I was first introduced to the 63-degree egg by Cindhu, the daring and innovative chef at Sputino’s, a restaurant residing at the end of a tree lined street on the outskirts of Denver’s hip LoHi neighborhood. The egg arrived a top homemade farfalle pasta, both semolina and arugula infused, crispy and confit leeks, a Dijon creme, and finished with pecorino cheese. It was utterly brilliant. The yolk slowly oozed out of the perfectly set white when I pierced it with my fork, gently coating the bright green beneath in culinary delight.
I’ve since made the 63-degree egg on numerous occasions, sometimes basing the entire meal around the sunshine yellow yolk. I’ve served Nicoise Salad family style at dinner parties, the lettuce, roasted tomatoes and garlicky potatoes, steamed haricots, olives, and seared tuna spread elegantly over the large silver platter my mother-in-law gave me years ago. And beside the platter, a giant bowl of not-yet-peeled 63-degree eggs. Gathered around the table, guests cracking and peeling their eggs is akin to breaking bread together—a joyous and communal event. I’ve made the 63-degree egg to drop into giant bowls of ramen and to top veggie stir-fries. I mix the eggs into breakfast bowls of quinoa and kale. I plop them onto pizza. They add pizzazz to BLTs. The 63-degree egg elevates any dish it is a part of, just as infused finishing salts or fresh whipped cream make the difference between a ho-hum experience and memorable moments.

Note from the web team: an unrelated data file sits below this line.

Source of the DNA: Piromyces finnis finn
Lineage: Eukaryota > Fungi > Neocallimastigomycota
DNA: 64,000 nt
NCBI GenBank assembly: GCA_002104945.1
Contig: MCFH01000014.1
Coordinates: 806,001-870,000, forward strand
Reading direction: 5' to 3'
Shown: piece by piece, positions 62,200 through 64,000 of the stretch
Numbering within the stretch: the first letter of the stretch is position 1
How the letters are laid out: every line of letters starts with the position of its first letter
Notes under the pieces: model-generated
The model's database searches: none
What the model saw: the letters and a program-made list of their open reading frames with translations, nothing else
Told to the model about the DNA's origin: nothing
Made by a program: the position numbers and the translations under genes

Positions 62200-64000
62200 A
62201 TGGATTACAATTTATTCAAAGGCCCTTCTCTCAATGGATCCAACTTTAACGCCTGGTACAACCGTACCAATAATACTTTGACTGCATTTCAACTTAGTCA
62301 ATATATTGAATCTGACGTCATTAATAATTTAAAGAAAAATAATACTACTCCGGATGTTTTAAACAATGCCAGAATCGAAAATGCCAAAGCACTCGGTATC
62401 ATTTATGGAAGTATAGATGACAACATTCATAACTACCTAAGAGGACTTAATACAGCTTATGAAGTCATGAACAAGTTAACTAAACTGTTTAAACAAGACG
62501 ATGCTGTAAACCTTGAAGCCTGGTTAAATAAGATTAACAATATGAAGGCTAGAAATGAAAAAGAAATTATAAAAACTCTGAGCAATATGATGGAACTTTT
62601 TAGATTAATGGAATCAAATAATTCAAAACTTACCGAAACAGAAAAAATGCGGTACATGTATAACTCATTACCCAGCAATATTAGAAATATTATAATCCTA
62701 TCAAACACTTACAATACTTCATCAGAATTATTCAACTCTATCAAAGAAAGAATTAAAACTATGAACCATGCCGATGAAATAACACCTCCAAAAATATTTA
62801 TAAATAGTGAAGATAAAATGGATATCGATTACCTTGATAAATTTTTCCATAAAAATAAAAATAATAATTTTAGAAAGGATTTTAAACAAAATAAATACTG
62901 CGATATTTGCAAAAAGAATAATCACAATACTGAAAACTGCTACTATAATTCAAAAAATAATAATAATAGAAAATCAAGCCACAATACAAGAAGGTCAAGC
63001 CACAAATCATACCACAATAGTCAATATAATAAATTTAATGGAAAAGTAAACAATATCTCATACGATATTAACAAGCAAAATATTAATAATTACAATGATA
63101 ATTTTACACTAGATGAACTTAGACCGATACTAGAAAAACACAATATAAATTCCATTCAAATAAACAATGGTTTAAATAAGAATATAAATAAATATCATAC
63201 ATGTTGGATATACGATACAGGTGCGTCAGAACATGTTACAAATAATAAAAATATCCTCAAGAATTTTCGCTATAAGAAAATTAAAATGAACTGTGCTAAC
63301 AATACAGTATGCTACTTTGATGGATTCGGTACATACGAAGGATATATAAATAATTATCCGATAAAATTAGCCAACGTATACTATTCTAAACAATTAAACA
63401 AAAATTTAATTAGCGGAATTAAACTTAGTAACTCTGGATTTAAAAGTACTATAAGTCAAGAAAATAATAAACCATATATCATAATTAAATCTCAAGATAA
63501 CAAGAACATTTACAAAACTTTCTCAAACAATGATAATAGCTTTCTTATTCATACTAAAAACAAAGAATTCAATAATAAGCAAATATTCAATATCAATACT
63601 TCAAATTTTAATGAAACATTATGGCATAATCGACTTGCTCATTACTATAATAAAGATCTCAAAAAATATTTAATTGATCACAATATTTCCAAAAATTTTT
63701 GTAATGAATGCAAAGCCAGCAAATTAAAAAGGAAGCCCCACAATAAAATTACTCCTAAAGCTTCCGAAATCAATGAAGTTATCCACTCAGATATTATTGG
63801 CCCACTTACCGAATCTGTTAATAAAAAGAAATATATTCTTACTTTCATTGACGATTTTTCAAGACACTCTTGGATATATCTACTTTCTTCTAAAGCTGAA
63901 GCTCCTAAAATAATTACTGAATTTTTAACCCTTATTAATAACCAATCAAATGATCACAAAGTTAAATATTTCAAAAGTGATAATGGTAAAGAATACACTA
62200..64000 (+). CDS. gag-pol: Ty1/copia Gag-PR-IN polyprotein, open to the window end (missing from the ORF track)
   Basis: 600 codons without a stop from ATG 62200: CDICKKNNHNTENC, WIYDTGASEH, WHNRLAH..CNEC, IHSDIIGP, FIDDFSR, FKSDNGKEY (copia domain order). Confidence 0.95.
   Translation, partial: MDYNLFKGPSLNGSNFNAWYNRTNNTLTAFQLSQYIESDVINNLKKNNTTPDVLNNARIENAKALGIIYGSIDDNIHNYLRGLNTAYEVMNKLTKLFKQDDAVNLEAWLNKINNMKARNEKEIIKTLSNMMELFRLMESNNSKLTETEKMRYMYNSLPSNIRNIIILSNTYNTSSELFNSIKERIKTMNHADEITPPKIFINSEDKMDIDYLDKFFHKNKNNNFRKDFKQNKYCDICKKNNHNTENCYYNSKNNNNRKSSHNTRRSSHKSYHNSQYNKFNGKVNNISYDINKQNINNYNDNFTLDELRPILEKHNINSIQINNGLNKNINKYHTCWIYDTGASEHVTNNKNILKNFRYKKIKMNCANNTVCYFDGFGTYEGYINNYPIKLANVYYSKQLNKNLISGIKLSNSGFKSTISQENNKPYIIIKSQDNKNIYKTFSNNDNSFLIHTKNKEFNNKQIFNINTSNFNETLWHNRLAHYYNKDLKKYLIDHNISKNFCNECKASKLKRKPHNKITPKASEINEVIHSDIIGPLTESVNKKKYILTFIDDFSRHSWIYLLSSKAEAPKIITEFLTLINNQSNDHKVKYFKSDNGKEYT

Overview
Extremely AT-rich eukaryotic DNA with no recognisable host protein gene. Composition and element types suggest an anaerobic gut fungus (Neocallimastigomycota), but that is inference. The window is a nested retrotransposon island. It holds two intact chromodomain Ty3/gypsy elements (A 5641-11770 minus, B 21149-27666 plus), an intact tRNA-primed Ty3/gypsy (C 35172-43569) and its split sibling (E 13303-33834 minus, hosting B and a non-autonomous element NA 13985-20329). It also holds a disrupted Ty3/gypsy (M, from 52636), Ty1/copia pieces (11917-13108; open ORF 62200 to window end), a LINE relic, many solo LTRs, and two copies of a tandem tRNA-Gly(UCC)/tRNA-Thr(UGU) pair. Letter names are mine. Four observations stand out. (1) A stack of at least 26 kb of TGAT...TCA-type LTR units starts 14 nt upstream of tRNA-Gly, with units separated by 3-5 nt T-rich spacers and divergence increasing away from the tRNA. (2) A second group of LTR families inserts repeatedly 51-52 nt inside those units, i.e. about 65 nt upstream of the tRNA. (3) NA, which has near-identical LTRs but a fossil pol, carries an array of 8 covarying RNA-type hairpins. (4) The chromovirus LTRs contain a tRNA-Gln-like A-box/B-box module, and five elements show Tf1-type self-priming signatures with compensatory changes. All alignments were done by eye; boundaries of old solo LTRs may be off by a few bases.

So simple to make: put the eggs in their self-contained sous vide shells into the pot of water, set the Sansaire to 63 degrees Celsius, and after 45 minutes, voila. They keep for weeks in the fridge so I always make extra to have on hand. The 63-degree egg is a culinary necessity for anyone who finds joy in the creation of art with food or simply for those who offer to friends and family the details of love and the nourishment of community.
-Sarah A., Denver CO
Please try some of Sansaire’s signature egg recipes here, including our delicious Tricolored Deviled Eggs.